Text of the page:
Wednesday, March 10, 2010

Compromise on Maine Use of Traffic Surveillance Cameras

The use of traffic surveillance cameras by Maine law enforcement agencies have been a contentious issue between safety advocates and proponents for the protection of privacy. However, it appears that a compromise has been reached on the Transportation Committee.
"A compromise has been reached on a bill that would have prohibited the use of traffic surveillance cameras that identify license plates. The bill was supported by civil libertarians, who were concerned over a loss of privacy from the use of cameras.

The Transportation Committee on Friday endorsed a compromise that places safeguards on the deployment of automated license plate recognition systems.

The Maine Civil Liberties Union said it restricts use of the recognition systems to police, the state Department of Transportation and Turnpike Authority. Data about law-abiding citizens will be purged every 21 days and databases will be confidential.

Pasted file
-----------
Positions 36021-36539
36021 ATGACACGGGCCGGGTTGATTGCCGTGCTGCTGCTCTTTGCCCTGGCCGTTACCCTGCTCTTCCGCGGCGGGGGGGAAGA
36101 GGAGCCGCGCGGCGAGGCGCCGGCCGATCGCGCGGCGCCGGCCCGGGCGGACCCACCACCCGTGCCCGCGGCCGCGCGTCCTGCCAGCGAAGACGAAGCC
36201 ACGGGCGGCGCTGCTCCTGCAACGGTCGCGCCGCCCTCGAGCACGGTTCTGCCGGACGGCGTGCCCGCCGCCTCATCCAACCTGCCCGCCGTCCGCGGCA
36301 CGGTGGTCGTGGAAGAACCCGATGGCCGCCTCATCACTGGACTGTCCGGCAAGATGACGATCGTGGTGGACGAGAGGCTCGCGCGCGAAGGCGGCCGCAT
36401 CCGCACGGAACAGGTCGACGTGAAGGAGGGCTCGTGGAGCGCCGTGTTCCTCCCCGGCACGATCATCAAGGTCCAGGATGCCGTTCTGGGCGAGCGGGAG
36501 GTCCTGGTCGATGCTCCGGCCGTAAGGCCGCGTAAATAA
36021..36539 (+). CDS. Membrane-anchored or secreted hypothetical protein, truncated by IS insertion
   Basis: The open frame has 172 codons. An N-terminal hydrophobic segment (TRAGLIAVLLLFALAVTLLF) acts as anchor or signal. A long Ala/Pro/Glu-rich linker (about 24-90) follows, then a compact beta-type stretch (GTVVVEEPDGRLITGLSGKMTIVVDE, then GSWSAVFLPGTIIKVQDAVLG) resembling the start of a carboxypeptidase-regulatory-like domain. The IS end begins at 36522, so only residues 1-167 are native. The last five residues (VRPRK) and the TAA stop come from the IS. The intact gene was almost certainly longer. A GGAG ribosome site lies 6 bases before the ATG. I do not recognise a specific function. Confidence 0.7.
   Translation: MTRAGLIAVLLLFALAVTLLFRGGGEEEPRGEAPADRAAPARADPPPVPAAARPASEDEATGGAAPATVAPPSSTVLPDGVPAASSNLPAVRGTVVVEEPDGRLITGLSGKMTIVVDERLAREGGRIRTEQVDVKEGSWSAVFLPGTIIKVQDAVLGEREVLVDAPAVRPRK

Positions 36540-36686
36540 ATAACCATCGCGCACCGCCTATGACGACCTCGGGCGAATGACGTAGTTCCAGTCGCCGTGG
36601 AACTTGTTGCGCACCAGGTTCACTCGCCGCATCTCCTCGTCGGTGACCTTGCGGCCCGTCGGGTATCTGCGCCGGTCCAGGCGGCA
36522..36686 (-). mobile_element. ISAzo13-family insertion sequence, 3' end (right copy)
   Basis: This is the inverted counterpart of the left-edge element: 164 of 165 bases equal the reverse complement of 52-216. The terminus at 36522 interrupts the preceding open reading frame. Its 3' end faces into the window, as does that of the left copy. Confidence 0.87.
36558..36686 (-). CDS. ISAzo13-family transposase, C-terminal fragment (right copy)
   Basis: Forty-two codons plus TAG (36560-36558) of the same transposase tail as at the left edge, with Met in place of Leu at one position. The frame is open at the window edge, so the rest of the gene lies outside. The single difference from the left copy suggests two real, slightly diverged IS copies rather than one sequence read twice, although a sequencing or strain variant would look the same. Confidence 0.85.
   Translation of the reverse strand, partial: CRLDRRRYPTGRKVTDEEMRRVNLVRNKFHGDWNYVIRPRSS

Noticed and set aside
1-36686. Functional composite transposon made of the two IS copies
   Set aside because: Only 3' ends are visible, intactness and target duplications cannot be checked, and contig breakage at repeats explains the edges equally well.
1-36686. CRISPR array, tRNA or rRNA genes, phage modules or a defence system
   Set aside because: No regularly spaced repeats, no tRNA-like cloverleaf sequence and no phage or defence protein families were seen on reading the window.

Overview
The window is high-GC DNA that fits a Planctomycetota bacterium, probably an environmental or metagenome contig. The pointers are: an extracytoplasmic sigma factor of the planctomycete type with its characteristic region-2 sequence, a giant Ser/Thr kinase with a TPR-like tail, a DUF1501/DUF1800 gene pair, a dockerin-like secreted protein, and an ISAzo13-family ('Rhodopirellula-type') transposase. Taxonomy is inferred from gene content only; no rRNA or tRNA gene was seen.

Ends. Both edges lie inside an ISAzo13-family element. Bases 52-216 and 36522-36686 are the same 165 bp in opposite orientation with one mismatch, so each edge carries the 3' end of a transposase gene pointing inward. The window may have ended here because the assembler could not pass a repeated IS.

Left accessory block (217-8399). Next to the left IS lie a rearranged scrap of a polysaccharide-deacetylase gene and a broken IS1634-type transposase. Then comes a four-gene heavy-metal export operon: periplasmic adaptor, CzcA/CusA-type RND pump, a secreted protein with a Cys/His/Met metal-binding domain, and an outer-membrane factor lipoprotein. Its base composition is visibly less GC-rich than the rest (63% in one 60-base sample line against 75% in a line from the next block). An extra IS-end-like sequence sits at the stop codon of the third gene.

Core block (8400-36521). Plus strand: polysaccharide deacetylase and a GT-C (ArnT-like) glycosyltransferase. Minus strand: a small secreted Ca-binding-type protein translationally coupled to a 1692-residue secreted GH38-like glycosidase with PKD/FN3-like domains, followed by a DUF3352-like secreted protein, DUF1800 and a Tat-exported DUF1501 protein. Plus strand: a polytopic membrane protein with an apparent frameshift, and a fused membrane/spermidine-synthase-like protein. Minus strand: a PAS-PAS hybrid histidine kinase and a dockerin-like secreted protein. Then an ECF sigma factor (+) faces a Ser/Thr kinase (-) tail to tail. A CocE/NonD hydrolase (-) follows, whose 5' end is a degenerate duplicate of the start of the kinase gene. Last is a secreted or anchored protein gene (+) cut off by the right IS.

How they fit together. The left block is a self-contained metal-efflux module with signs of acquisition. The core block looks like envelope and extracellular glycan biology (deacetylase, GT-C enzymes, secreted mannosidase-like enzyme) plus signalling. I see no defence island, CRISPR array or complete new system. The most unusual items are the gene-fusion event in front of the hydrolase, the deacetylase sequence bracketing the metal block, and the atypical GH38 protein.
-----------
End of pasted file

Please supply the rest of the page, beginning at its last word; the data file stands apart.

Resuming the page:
Twelve of the 13 committee members voted for the compromise. One member supports a total ban."
This information is from a news posting on March 8, 2010 by WMTW entitled "Maine Camera Bill Deal Reached".  Click here for the article by

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